- Top of page
- What is new in this paper?
- Author contributions
- Conflict of interest
Preoperative chemotherapy followed by radical surgery is an attractive treatment for locally advanced colon cancer (LACC) given the promising results of this approach in other locally advanced tumours. The study evaluates the outcome and treatment-related complications of perioperative oxaliplatin- and capecitabine-based chemotherapy and surgery for clinical Stage III colon cancer.
Twenty-two consecutive patients with a CT-staged LACC were included. All were staged at baseline and before surgery. Surgery-related complications and oncological outcome were determined.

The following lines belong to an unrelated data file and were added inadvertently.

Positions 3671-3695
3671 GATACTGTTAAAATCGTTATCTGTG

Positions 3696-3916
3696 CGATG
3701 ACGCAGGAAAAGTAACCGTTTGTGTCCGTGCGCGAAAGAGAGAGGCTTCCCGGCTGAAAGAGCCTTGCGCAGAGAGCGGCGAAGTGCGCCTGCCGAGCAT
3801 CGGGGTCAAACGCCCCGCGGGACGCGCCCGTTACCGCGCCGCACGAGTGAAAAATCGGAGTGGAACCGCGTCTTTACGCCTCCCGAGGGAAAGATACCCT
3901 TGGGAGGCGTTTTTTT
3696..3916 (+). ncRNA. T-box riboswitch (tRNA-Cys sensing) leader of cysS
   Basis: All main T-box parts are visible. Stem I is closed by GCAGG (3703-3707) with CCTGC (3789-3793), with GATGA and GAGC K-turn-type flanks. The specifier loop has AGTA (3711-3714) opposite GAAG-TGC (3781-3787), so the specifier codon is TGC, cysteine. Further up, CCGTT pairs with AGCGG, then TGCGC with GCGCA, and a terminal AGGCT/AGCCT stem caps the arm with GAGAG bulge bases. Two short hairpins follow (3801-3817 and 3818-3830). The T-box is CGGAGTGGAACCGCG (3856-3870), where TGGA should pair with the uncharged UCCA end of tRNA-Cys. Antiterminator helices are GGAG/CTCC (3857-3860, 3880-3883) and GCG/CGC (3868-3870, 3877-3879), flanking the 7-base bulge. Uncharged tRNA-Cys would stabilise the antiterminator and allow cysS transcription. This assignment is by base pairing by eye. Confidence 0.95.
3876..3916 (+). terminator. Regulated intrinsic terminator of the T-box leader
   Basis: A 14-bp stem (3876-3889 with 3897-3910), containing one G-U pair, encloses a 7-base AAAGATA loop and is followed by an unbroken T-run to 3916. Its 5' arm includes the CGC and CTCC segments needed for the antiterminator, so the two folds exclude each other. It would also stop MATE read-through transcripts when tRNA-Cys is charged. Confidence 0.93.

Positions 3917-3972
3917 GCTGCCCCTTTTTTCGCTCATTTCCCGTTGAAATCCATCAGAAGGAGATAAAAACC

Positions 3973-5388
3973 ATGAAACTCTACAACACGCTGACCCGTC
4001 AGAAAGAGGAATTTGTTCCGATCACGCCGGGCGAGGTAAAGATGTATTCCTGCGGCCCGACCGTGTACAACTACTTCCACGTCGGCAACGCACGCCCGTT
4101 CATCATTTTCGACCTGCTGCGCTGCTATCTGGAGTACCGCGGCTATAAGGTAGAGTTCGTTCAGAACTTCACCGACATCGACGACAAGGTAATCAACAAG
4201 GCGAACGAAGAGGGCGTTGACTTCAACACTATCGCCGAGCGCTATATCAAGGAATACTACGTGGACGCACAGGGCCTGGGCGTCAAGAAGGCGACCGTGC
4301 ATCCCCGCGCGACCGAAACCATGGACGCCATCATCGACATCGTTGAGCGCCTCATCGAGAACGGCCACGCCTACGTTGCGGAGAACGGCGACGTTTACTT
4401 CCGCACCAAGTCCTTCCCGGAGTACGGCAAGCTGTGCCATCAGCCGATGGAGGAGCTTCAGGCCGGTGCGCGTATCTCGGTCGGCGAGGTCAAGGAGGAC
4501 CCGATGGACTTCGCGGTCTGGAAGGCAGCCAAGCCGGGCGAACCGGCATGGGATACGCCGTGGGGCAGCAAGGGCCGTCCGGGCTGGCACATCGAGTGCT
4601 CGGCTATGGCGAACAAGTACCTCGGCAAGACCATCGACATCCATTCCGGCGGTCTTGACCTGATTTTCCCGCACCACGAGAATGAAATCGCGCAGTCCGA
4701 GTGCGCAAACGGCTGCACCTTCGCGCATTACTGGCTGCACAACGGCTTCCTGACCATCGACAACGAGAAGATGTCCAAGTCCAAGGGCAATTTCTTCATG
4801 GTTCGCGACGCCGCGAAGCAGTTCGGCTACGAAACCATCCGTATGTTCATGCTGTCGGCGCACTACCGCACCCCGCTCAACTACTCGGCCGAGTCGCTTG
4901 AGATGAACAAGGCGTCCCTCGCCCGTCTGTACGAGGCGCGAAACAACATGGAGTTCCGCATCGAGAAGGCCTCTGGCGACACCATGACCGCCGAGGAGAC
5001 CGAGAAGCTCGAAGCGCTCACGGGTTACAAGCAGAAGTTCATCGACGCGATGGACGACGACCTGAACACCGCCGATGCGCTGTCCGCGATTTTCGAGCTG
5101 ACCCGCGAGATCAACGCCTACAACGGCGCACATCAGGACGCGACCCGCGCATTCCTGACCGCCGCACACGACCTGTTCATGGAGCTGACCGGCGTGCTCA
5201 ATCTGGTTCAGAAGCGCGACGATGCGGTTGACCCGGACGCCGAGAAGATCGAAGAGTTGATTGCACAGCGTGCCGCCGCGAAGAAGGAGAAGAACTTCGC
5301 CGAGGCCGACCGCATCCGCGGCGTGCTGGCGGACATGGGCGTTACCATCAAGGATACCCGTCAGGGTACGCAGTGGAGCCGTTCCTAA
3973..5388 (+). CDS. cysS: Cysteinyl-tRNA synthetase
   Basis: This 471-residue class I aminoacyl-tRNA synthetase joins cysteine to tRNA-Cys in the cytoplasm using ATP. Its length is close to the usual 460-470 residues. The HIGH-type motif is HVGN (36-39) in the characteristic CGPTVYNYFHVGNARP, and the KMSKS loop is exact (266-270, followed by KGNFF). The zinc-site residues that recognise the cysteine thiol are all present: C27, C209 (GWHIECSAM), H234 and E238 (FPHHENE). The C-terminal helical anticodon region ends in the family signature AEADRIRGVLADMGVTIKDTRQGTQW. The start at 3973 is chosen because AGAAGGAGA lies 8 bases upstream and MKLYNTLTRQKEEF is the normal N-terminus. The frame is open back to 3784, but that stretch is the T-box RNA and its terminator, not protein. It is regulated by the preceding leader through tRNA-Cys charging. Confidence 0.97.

Toxicity was manageable, with 19/22 patients completing the planned chemotherapy protocol. The median time from initial diagnosis to surgery was 65.5 days. The median time from the end of chemotherapy to surgery was 22 days. After neoadjuvant treatment, tumour reduction of 69.5% was observed by CT scan and a 59.9% decrease of SUVmax (standard uptake value) was achieved on positron emission tomography/CT. No progressive disease was reported during preoperative chemotherapy and surgery was performed in all 22 patients. Four patients developed postoperative complications. After a median postoperative follow-up of 14.4 months, the actuarial overall and disease-free survival rates were 100 and 90%.
Neoadjuvant chemotherapy followed by surgery and chemotherapy for LACC is safe without apparent increase of early and medium-term complications.